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Memorial Day: An Observance and an Observation

Memorial Day: An Observance and an Observation
Bob Murphy, Sr.

Assumption-St. Paul's Cemetery sits solemnly atop Harris Avenue. It also provides a space for the community to support each other in trying times.

 

Like many families, last weekend my family and I visited the cemetery.

Memorial Day is a federal holiday observed annually in the US on the last Monday of May. It’s a day to remember the men and women who died while serving in the US Armed Forces. Formerly known as Decoration Day, it originated after the American Civil War to commemorate the Union soldiers who died in the Civil War. By the 20th century, Memorial Day had been extended to honor all Americans who have died in all wars.

Mechanicville area veterans and their families have the option of being buried at the Saratoga National Cemetery or in a local cemetery.

Memorial Day is also a day when friends and families visit the graves of loved ones who have passed on, regardless of whether or not they served in any branch of the services. Over the last couple of years, I have made many visits to the grave of my daughter, Maggie, and to my parents’ graves. The more I went, the longer I stayed visiting other family (O’Connor, DeVoe, Maloney, Murphy, Gorman) along with old time Mechanicville family names (Panza, Timpanaro, Marcone, Izzo, Sgambati,etc..)

This Memorial Day weekend, we went to the cemetery accompanied by a little sadness and some gardening tools. It was a much busier place than on our usual visit. Maggie’s section is the section with some recent burials and, therefore, a more subdued atmosphere. On our way to my parents’ grave, we noticed a group of native Mechanicvillians apparently celebrating family and enjoying the holiday. It then occurred to me that, while it is an honor and a privilege to be buried in the Saratoga National Cemetery, in a small way it is a loss to the history of the Mechanicville community.

One day last year I was up for a visit and wanted to find my Aunt Doe and Uncle Wes DeVoe’s grave. I knew the section, but just could not find the site. Mrs. Molly Bango and Marie Phalen were there. Marie could tell I was searching, so she asked me who I was looking for. I told her. She called to Molly and asked. Without hesitation, Molly replies, “They are right over there.” I walked to the site in amazement.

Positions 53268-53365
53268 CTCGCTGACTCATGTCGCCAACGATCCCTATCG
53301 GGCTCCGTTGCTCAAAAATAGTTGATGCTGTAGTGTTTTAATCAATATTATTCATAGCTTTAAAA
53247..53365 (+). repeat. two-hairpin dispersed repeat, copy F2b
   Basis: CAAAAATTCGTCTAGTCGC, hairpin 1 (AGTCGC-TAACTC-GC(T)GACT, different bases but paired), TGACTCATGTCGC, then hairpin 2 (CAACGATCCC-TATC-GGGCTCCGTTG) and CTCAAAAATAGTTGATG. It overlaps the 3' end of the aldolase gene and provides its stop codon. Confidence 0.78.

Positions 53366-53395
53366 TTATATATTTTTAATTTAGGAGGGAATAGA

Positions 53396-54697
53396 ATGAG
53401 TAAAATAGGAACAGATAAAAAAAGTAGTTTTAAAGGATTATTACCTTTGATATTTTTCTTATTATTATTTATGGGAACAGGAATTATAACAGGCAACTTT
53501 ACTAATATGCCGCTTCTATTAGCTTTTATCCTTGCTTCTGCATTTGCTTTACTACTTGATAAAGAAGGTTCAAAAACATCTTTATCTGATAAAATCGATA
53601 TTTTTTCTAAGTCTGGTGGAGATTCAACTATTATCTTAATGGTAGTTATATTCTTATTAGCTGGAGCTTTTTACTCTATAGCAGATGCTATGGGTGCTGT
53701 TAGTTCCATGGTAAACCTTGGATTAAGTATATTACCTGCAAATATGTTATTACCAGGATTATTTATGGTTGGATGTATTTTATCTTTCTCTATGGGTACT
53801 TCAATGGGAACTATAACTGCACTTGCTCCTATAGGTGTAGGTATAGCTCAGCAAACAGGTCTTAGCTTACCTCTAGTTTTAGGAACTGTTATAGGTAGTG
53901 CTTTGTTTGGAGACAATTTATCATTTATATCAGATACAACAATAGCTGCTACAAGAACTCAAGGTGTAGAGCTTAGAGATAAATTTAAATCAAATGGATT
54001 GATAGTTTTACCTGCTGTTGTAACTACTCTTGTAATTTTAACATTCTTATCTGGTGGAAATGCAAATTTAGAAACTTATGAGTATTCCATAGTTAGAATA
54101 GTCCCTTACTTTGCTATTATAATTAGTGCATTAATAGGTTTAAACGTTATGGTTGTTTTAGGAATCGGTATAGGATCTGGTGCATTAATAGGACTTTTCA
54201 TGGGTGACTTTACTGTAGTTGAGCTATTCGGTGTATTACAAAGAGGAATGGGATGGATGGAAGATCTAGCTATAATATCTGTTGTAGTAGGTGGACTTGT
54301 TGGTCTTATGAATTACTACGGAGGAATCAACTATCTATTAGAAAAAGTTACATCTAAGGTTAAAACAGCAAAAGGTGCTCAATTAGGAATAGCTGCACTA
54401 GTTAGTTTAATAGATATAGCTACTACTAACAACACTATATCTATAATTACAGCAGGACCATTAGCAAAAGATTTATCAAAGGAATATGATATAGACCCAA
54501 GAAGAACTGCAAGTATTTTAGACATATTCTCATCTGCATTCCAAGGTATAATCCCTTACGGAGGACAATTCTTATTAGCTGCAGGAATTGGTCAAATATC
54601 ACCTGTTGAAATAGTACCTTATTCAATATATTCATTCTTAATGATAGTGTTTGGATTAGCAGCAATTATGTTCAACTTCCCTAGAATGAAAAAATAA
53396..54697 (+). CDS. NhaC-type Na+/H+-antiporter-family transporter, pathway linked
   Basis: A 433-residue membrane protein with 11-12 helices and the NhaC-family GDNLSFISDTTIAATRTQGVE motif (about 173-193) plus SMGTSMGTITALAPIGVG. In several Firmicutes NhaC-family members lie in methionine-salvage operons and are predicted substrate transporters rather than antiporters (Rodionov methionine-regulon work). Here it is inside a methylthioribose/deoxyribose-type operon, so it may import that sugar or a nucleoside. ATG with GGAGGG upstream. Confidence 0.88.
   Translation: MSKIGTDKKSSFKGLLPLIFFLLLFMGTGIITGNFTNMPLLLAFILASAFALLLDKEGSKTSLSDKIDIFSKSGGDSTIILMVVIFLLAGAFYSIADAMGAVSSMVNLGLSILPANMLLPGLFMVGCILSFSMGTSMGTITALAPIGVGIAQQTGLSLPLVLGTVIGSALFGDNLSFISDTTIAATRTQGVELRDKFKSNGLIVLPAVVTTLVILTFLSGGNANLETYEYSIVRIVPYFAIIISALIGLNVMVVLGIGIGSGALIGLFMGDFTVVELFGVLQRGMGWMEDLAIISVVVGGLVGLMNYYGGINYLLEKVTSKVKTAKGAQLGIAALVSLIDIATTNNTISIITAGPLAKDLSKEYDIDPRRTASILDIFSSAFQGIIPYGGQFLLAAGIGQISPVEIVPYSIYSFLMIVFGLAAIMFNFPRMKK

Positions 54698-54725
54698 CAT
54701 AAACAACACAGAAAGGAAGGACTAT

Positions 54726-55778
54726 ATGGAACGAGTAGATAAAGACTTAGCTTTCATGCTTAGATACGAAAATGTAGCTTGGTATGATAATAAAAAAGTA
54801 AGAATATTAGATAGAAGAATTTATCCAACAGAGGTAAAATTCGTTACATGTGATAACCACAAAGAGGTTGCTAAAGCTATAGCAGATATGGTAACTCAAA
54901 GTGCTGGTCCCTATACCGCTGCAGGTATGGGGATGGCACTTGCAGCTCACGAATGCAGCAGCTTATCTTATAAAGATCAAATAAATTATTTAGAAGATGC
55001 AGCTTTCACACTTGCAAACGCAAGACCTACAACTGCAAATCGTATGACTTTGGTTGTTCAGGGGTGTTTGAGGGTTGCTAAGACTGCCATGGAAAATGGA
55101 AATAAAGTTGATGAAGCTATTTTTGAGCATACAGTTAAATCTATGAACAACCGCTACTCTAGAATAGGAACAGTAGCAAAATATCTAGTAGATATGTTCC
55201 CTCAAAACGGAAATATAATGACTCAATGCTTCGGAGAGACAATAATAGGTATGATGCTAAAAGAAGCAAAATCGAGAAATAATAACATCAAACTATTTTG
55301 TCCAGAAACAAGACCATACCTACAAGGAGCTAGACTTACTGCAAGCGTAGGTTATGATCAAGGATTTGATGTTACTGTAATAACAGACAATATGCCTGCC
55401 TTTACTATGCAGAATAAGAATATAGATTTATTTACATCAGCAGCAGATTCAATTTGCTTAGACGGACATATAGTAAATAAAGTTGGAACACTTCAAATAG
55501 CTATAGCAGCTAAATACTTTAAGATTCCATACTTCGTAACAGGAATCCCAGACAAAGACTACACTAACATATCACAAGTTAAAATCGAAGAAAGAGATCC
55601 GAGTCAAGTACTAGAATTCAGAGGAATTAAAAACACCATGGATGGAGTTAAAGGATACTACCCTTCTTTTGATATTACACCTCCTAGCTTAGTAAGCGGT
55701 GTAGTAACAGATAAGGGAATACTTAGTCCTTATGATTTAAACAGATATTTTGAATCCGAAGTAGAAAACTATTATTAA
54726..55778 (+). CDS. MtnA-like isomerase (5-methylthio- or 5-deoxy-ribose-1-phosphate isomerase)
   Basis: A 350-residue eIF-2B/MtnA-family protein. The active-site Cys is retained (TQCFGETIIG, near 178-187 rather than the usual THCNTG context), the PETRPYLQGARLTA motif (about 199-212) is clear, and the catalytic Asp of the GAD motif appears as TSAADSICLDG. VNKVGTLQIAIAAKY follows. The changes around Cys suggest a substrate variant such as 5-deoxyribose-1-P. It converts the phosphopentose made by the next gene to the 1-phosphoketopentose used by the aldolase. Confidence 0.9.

It’s just how neighbors would talk and help each other. I went over to my parents’ grave with a new outlook. Who are their neighbors? Santagito (the parents of my Pruyn Avenue neighbor), Gagliardi, and Rocco to name a few. I went to my daughter Maggie’s grave and her neighbors were Froggy DeCelle, Matt Plunkett (my other daughter Kelly’s neighbor in the MHS Band), Walt and Andy Amann, and again Rocco — each person with his or her own story and each family making up a small part of the history of Mechanicville.

In forty years when Kelly’s kids are looking for family grave sites, will there be a Molly Bango for them? Or will that person with all the history be visiting the National Cemetery?  Maybe there should be a public registry in our cemetery listing all grave sites by section and plot number. No matter what material or technological solution may be conjured, there is still no replacing the personal touch of a Molly Bango.

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